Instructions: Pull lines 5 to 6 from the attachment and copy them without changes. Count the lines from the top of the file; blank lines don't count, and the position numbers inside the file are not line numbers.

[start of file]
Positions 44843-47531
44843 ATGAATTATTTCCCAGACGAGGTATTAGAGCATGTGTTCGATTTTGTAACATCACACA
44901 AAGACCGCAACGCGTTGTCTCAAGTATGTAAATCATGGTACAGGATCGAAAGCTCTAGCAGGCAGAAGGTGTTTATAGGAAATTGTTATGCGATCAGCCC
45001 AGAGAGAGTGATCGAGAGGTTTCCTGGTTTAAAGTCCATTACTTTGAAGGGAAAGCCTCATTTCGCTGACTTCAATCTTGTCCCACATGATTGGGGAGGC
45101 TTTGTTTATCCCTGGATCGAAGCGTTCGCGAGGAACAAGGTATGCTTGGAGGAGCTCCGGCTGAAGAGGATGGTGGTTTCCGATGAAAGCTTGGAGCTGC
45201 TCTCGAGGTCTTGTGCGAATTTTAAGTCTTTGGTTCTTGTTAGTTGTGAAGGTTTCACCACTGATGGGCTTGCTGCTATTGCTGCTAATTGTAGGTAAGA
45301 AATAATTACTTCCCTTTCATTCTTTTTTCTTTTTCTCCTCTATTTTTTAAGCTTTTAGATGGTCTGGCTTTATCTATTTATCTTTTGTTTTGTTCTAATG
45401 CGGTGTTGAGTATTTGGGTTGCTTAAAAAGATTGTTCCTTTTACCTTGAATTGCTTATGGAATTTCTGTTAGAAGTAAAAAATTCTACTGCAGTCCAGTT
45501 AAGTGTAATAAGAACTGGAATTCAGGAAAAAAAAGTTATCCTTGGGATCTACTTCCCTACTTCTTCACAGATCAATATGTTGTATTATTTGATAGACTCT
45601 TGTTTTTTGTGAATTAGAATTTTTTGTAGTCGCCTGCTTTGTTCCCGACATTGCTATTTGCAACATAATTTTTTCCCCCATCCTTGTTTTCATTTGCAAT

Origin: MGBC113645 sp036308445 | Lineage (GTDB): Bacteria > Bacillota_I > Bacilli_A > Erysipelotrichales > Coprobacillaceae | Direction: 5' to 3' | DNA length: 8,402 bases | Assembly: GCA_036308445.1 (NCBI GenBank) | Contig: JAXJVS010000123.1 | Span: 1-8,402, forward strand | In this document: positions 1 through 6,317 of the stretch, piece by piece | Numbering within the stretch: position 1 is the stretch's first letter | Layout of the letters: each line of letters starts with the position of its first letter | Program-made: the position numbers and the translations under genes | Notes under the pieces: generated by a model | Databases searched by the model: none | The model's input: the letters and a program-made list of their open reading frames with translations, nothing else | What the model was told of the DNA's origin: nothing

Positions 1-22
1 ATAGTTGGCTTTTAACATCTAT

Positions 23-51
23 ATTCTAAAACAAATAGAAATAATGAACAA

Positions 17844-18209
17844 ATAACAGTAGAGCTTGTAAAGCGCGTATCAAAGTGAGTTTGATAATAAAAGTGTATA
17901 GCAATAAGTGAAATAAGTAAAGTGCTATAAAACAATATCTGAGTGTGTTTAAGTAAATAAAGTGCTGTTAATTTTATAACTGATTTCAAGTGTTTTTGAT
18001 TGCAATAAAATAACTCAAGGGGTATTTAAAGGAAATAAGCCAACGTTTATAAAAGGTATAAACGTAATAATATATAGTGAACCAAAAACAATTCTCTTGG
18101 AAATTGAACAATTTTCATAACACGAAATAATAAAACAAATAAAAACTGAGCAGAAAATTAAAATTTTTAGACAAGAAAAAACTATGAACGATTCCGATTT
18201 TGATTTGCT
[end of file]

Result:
45101 TTTGTTTATCCCTGGATCGAAGCGTTCGCGAGGAACAAGGTATGCTTGGAGGAGCTCCGGCTGAAGAGGATGGTGGTTTCCGATGAAAGCTTGGAGCTGC
45201 TCTCGAGGTCTTGTGCGAATTTTAAGTCTTTGGTTCTTGTTAGTTGTGAAGGTTTCACCACTGATGGGCTTGCTGCTATTGCTGCTAATTGTAGGTAAGA